Datasheet

H1N1 Neuraminidase Antibody
CATALOG NUMBER: 5245

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Specifications
Properties
Additional Info
Background

Specifications

SPECIES REACTIVITY:Virus
TESTED APPLICATIONS:ELISA
APPLICATIONS:Neuraminidase antibody can be used for the detection of the Neuraminidase protein from the seasonal influenza A (H1N1) and the novel swine influenza in ELISA. It will detect 2 ng of free peptide at 1 μg/mL.
USER NOTE:Optimal dilutions for each application to be determined by the researcher.
SPECIFICITY:This antibody will recognize the Neuraminidase from the both the seasonal influenza (H1N1) and swine-origin influenza virus (A/California/14/2009 (H1N1)).
IMMUNOGEN:Neuraminidase antibody was raised against synthetic peptides from the seasonal influenza (H1N1) Neuraminidase protein and the novel swine influenza Neuraminidase protein.

The antibody recognizes both variants.

The immunogen is located within the first 50 amino acids of H1N1 Neuraminidase.
HOST SPECIES:Rabbit

Properties

PURIFICATION:H1N1 Neuraminidase Antibody is affinity chromatography purified via peptide column.
PHYSICAL STATE:Liquid
BUFFER:H1N1 Neuraminidase Antibody is supplied in PBS containing 0.02% sodium azide.
CONCENTRATION:1 mg/mL
STORAGE CONDITIONS:H1N1 Neuraminidase antibody can be stored at 4˚C for three months and -20˚C, stable for up to one year. As with all antibodies care should be taken to avoid repeated freeze thaw cycles. Antibodies should not be exposed to prolonged high temperatures.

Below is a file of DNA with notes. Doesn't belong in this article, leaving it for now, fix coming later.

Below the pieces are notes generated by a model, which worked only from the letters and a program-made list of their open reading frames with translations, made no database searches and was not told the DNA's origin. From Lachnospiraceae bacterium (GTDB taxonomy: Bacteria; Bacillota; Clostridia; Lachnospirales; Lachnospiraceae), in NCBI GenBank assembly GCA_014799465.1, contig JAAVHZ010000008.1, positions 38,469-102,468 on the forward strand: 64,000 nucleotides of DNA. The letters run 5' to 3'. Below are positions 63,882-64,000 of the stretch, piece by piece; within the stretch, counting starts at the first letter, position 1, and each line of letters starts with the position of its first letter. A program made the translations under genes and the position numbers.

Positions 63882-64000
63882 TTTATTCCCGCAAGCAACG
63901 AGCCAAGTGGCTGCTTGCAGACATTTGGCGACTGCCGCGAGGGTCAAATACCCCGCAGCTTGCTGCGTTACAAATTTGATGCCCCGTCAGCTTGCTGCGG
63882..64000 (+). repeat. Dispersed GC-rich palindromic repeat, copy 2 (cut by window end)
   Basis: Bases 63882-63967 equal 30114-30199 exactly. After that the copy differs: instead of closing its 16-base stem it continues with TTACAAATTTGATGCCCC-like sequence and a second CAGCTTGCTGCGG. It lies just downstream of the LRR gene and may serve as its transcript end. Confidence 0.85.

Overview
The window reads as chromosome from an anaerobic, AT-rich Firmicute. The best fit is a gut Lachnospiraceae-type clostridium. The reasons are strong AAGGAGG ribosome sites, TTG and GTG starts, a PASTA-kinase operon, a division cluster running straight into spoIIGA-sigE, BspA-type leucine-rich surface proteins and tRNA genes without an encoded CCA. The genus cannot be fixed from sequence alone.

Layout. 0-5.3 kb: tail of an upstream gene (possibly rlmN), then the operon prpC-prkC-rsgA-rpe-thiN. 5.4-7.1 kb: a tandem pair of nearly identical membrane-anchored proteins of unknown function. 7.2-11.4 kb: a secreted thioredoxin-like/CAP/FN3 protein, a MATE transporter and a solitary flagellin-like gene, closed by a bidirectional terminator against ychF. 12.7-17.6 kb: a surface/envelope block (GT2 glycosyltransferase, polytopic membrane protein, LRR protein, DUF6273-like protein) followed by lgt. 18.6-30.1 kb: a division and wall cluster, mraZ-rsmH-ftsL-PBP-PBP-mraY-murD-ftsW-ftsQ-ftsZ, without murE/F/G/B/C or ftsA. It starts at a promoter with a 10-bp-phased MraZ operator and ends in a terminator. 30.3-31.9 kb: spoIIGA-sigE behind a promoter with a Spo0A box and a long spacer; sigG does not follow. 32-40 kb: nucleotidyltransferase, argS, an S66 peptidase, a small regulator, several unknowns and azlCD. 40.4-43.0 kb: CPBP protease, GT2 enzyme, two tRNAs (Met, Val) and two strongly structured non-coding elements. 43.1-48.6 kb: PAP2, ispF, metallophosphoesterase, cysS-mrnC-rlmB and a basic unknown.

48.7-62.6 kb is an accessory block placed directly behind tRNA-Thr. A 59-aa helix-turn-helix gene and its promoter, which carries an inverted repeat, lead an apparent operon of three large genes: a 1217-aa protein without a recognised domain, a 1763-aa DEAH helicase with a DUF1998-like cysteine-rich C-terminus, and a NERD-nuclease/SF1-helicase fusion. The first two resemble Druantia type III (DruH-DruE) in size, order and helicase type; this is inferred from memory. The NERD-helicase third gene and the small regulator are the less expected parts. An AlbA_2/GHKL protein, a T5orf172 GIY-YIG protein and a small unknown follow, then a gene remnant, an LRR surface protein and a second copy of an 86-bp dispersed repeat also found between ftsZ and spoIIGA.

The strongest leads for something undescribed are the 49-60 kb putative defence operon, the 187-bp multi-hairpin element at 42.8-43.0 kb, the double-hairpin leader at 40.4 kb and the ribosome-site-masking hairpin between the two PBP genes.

CLONALITY:Polyclonal
ISOTYPE:IgG
CONJUGATE:Unconjugated

Additional Info

ALTERNATE NAMES:H1N1 Neuraminidase Antibody:
ACCESSION NO.:ACA33620/ACQ76308
PROTEIN GI NO.:168827347 / 229535824
OFFICIAL SYMBOL:NA

Background

BACKGROUND:H1N1 Neuraminidase Antibody: Influenza A virus is a major public health threat, killing more than 30, 000 people per year in the USA. In early 2009, a novel swine-origin influenza A (H1N1) virus was identified in specimens obtained from patients in Mexico and the United States. The virus spread quickly around the world and on June 11, 2009, the World Health Organization declared it a pandemic. Influenza A virus has one of sixteen possible Hemagglutinin (HA) surface proteins and one of nine possible Neuraminidase (NA) surface proteins. The Hemagglutinin protein facilitates viral attachment while Neuraminidase is involved in viral release. These proteins also elicit immune responses that prevent infection or independently reduce viral replication. The genetic make-up of this swine flu virus is unlike any other: it is an H1N1 strain that combines a triple assortment first identified in 1998 including human, swine, and avian influenza with two new pig H3N2 virus genes from Eurasia, themselves of recent human origin. The distinct antigenic properties of the new swine influenza virus compared with seasonal influenza A (H1N1) virus suggest that human immunity against new swine influenza virus is limited, although the age distribution of reported cases suggests some degree of protection in older age groups.
REFERENCES: 1) Thompson WW, Shay DK, Weintraub, et al. Mortality associated with influenza and respiratory syncytial virus in the United States. JAMA2003; 289:179-186.
2) Novel Swine-Origin Influenza A (H1N1) Virus Investigation Team, Dawood FS, Jain S, et al. Emergence of a novel swine-origin influenza A (H1N1) virus in humans. N. Engl. J. Med.2009; 360:2605-15.
3) Butler D. Swine flu goes global. Nature2009; 458:1082-3.
4) Morens DM, Taubenberger JK, and Fauci AS. The Persistent Legacy of the 1918 Influenza Virus. N. Engl. J. Med.2009; Jun 29.

For Research Use Only